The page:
Hi @Abishek. Django automatically registers all static folders inside of apps when you leave the default setting in settings.py called APPS_DIRS on True. Counts both for templates and static folders.

But in order to display static files you need to run python manage.py collectstatic. You don’t need to do that during local development, because Django’s Development Server does it for you.

superpando on June 2, 2020

Martin, thanks for this great course. My web page only displays Hello Again!. I have gone over the files and past videos and now I don’t know where else to look to solve this problem. I kinda wish I had a friendly error message!

Martin Breuss RP Team on June 5, 2020

Hi @superpando, glad you’re liking the course. :) If your page is displaying Hello Again!, then you need to check inside of your views.py file and make sure that it doesn’t simply return the HttpResponse object with that string. Next thing to check is that if it is correctly pointing to a template file, what is the content of that template file. You might have mixed up the templates or might still be pointing to an older version of a view function.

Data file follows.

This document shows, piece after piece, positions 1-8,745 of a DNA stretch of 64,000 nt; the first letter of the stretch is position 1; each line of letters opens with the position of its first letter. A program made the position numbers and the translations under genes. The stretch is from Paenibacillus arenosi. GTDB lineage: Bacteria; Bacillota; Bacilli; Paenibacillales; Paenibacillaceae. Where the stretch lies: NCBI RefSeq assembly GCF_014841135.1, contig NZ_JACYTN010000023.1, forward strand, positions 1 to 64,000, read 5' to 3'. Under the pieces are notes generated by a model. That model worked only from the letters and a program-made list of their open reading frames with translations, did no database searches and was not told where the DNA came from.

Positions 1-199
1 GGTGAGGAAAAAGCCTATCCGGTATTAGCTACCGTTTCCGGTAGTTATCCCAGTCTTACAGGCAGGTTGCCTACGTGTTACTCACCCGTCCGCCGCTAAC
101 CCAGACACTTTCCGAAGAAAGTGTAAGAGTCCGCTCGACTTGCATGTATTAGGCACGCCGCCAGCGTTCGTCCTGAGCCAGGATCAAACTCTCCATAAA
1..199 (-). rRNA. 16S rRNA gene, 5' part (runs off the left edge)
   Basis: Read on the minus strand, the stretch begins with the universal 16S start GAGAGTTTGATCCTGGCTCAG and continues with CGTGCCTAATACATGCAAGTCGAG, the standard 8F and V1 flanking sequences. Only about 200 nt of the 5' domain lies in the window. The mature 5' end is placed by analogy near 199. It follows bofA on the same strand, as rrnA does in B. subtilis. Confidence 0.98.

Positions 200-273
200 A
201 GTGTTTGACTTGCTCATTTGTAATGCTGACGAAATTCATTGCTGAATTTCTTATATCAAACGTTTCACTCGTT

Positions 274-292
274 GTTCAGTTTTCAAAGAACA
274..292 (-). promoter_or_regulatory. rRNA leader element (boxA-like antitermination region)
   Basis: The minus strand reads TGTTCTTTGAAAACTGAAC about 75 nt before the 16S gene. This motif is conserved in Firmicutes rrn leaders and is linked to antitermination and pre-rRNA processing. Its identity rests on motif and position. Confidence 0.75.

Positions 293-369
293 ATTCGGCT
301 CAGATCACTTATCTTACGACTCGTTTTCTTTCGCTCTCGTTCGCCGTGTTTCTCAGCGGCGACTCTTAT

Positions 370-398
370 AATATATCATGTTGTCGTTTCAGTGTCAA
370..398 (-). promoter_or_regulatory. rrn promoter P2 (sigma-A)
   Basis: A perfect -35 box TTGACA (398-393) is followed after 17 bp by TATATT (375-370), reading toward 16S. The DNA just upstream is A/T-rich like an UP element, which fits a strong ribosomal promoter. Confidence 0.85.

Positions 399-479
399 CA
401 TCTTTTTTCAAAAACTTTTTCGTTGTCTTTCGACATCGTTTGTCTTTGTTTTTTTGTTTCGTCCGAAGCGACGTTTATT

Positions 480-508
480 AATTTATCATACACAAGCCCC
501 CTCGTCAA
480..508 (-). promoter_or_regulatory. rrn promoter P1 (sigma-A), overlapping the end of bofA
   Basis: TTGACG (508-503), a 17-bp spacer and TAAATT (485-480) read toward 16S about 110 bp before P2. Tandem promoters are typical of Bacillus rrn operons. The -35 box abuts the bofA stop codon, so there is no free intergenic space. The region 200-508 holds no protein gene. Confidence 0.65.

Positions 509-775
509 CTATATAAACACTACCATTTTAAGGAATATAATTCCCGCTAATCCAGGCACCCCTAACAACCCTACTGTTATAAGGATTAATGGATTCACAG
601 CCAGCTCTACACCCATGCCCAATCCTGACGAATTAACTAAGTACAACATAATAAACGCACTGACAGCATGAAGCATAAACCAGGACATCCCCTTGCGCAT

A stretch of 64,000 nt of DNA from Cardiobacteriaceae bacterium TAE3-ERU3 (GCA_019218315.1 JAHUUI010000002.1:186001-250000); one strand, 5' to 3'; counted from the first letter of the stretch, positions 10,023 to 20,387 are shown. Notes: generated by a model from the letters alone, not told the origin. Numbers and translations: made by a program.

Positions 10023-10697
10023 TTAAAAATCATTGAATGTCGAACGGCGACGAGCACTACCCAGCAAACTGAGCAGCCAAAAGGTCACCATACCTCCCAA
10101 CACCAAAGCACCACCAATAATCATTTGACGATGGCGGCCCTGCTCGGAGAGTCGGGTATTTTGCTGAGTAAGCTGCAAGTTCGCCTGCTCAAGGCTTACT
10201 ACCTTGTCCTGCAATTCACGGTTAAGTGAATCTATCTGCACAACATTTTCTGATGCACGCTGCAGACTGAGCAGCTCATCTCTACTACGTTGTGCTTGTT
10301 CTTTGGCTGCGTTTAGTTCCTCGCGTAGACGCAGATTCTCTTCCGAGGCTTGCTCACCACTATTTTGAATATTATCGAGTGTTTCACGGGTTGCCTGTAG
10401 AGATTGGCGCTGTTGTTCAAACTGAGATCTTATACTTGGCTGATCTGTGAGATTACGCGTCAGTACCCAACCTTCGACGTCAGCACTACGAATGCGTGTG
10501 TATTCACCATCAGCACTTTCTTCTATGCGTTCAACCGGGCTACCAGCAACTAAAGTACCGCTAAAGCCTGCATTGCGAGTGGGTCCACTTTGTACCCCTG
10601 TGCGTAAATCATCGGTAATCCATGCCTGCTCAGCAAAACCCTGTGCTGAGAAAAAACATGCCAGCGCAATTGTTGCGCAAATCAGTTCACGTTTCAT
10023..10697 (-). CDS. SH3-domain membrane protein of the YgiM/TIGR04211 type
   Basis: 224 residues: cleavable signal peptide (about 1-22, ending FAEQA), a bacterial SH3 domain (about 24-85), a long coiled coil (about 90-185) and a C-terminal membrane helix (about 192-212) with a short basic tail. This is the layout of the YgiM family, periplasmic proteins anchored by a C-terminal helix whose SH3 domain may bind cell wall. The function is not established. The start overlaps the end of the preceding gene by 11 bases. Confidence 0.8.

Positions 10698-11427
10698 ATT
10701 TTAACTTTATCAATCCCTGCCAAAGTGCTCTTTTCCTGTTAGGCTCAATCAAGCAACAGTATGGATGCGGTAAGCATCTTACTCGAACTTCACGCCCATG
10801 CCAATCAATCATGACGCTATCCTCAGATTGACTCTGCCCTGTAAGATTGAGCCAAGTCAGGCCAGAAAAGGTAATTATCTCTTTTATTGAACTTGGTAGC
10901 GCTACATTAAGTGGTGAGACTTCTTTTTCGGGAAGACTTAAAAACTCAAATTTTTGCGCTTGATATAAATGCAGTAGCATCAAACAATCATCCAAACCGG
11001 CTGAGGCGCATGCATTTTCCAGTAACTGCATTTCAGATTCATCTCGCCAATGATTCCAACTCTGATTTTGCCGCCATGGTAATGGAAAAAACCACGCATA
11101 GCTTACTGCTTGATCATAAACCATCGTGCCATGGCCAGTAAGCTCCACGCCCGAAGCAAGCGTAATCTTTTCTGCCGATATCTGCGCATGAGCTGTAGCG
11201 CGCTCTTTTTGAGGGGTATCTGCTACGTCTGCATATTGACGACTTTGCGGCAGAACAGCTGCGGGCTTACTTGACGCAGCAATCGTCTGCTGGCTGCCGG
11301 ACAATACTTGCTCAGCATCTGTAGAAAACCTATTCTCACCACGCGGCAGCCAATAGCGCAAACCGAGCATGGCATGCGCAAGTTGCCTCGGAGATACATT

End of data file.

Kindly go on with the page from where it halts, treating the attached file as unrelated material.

Remember that what gets displayed on your screen goes through the Django Flow:

  • urls.py
  • views.py
  • templates/app_name/your_template.html

Check all of those files and make sure the request flows freely and as you’d expect it to :)

Bill Sanderson on June 7, 2020

I cannot get either direct link or static db link images to show up.

I can see image in static/projects/img/testproject.pmg

but getting 404 error on load. all other db info shows up.

i modified the image location in the db and verified it.

html {% load static %} <!DOCTYPE html> <html lang=”en”> <head> <meta charset=”UTF-8”> <meta name=”viewport” content=”width=device-width, initial-scale=1.0”> <title>Document</title> </head> <body>

<h1>Projects</h1>

{% for project in projects %}


            <img  src="{% static project.image }" alt="{{ project.description }}">
            <div >
                <h5 >{{ project.title }}</h5>
                <p >{{ project.description }}</p>
                <p >{{ project.image}}</p>

            </div>
        </div>
    </div>
{% endfor %}
</div>

</div> </body> </html>

html page output

Projects this is a test test project this is a test

projects/img/testproject.png

this is a 3nd test test project2 this is a 3nd test

projects/img/testproject.png

django server error: Not Found: /projects/{% static project.image } [07/Jun/2020 03:49:13] “GET /projects/%7B%%20static%20project.image%20%7D HTTP/1.1” 404 2212

Bill Sanderson on June 7, 2020

disregard my previous message. I found my config issue. I was missing % on one %} and the static img was in a sub folder but wrong folder. I corrected both and all is working now.

Martin Breuss RP Team on June 8, 2020

Nice job figuring it out! :)

Bill Sanderson on June 8, 2020